Raspberry Pi Magic Mirror

Andrew Silva, 09 November 2016

Magic Mirrors have been all the rage lately, and I couldn’t resist the urge to make one myself after seeing so many different iterations come out. I had an old Raspberry Pi laying around and a couple of unused small TVs that I could repurpose, so I figured I was already halfway to success.

As it turns out, the mirror itself is the most important part and also the most expensive. I went for acrylic instead of glass because I didn’t really know what the difference would be, and it was less than half the cost. It actually works very well, but if I were to make these things professionally then glass would probably look and function better. At over twice the cost, however, I think acrylic works fine as long as you’re careful with it.

Overall, the shopping list for the project is not too bad. Mine looked like:

  • 1 Raspberry Pi
  • 1 Old TV or monitor (high contrast is better, black should be totally dark and light should shine brightly)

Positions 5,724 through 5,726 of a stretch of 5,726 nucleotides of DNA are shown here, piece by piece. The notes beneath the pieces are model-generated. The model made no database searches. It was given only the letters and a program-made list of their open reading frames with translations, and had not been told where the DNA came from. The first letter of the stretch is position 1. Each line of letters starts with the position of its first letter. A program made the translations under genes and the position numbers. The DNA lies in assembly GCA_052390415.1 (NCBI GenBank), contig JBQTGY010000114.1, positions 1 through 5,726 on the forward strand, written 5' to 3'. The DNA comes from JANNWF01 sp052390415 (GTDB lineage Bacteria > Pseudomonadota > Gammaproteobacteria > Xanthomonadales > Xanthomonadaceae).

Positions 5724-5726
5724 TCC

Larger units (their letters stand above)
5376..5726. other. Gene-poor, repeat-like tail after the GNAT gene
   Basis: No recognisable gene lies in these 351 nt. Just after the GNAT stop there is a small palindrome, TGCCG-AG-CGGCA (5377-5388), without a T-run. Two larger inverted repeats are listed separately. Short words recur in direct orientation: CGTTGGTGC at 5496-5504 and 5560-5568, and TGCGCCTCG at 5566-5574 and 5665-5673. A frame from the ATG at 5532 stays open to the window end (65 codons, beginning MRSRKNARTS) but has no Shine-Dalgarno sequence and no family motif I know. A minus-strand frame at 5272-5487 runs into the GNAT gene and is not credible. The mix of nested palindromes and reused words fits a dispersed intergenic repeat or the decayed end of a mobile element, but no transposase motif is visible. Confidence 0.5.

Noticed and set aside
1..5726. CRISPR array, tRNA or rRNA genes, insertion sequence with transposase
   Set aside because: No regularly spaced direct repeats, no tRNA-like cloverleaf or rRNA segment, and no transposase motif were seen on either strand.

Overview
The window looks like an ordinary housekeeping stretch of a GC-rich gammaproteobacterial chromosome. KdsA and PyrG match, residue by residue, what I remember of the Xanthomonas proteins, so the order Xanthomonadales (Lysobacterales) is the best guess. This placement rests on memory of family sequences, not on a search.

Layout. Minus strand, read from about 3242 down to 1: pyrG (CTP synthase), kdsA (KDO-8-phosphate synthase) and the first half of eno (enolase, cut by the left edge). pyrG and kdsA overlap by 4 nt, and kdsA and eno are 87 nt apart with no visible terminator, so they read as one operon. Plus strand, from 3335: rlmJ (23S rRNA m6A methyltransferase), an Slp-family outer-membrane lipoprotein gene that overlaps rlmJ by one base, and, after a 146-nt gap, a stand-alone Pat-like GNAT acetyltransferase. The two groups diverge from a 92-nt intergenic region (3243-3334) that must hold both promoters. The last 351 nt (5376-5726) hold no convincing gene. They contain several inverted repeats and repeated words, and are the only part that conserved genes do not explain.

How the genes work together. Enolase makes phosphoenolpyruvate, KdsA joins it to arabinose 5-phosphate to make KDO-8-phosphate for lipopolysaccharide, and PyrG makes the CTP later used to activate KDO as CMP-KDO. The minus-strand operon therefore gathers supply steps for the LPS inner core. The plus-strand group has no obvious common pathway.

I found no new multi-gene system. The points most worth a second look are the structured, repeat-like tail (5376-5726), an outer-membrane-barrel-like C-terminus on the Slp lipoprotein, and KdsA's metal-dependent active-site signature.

• 1 USB WiFi plugin for the Pi (or onboard WiFi)
  • The mirror itself (one way acrylic for me)
  • Something to case it all up in (for me, 2x4s)

Once you have it all, the only big thing to setup before you put all the pieces together is the Pi itself. If you have a newer Pi, there are actually some magic mirror packages already made for you to install and be on your way! If you are less fortunate and have an older Pi, you’re stuck doing it yourself. I threw together a WordPress site and have the Pi constantly acting as a server for that site. Feel free to pull it down and modify it as necessary from here.

After you set your Pi up with a site (or at least get WiFi and SSH access so you can tinker from the other side of the mirror), putting everything together is relatively straightforward. I cut up my 2x4s and built a simple case, attached the mirror to the front of the case and then secured the TV inside the case pressed up against the mirror so that the light shines out through the mirror. I also secured the Pi behind the TV, and left a couple of holes in the case for wires to stick out the bottom (since I didn’t run a power supply or anything else up into the case itself, the TV and Pi power cords run out the bottom).